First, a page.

There appeared a wondrous light;

Angels singing ‘Peace on earth’

Told us of the Savior’s birth.”

Photo Credit: Unsplash/Mira Kemppainen

a man praying at Christmas, o how shall i keep my christmas john westall christmas poems

6. “O How Shall I Keep My Christmas?” by John Westall

A lesser-known but powerful Christmas poem written in the mid-nineteenth century, these words show the author’s desire to honor the coming of the Lord Jesus. The simple beauty touches on the wonder of God’s purpose in sending Jesus as a baby to grow and live a sinless life and to bear the burden of our sins on the cross.

O, how shall I keep my Christmas?

My heart whispered softly to me,

For I had been reading the story

Of the Lord’s nativity;

And slowly and clearly before me

The words like pictures rise,

And the scenes appear in the beauty

Of the starry Syrian skies.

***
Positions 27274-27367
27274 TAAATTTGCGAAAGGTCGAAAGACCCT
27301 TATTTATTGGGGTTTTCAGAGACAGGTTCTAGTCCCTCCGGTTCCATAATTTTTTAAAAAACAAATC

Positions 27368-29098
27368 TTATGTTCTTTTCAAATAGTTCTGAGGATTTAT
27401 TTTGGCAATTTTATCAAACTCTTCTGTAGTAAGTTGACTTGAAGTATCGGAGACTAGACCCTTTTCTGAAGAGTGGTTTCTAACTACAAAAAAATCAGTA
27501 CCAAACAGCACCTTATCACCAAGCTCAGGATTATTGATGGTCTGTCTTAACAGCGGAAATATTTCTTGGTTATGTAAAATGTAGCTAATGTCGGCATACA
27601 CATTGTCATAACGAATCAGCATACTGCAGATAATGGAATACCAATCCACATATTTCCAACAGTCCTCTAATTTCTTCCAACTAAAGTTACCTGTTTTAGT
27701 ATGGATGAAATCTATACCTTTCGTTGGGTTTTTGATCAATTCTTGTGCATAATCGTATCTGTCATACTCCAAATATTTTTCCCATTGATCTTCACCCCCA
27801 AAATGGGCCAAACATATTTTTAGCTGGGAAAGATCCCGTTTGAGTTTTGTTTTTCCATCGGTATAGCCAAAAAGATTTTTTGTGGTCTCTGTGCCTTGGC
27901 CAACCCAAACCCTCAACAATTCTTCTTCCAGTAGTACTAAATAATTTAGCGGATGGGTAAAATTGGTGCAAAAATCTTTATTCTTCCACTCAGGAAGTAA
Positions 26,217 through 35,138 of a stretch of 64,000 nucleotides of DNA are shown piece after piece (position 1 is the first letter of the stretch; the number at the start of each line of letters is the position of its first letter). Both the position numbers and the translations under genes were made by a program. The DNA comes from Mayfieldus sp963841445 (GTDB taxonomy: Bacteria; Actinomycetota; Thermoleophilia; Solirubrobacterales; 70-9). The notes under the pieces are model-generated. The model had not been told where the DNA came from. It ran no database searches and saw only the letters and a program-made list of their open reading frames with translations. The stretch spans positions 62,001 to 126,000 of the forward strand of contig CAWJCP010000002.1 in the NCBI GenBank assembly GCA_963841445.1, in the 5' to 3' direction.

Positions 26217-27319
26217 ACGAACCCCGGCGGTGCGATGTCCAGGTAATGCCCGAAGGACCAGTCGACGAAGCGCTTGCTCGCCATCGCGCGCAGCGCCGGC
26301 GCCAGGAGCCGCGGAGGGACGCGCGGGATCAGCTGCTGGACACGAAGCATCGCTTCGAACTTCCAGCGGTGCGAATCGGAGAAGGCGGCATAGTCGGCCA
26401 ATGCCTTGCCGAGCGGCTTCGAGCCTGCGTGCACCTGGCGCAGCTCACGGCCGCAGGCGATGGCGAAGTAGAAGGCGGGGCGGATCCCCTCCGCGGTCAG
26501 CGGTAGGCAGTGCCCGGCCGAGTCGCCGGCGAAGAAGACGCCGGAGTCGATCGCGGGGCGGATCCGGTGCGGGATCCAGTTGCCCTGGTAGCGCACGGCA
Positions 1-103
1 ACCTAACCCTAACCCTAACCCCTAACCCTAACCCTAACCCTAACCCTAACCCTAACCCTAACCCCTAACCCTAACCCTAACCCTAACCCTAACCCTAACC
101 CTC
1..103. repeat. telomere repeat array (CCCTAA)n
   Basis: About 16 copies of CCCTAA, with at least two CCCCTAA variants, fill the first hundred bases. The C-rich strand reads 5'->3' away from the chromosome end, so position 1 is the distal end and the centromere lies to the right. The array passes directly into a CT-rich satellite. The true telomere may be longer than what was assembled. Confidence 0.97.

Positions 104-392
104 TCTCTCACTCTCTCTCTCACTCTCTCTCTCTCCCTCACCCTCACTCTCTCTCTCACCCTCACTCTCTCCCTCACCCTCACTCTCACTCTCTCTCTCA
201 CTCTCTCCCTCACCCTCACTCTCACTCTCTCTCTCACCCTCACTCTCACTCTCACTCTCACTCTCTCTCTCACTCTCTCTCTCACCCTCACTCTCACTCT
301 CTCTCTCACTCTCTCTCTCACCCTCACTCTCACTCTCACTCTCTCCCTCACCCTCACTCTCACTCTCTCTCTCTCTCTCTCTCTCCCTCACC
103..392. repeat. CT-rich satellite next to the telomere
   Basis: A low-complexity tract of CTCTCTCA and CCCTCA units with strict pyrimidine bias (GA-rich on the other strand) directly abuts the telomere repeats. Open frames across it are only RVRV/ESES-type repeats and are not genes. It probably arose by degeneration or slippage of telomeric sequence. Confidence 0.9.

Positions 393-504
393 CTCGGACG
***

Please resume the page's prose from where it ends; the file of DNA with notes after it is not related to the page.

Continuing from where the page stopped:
O cradled He was in a manger!

For lowly and poor was He,

Whose throne is the splendors of heaven

Whose power is infinity;

And He bore His cross to save us,

To save us from death and sin,

And He trod all alone the winepress

To make us pure and clean.

 

In glory, the hosts of the angels

Came singing His song of praise,

And filling the heav’ns with their music

In those wonderful old days;

Singing Glory to God in the highest!

And peace upon earth,

And the mighty chorus of voices

Pealed forth goodwill to all.

 

O, how shall I keep my Christmas?

As they keep it in heaven above;

O keep it with peace and thanksgiving,

And kindliest deed of love;

And share with the poor and needy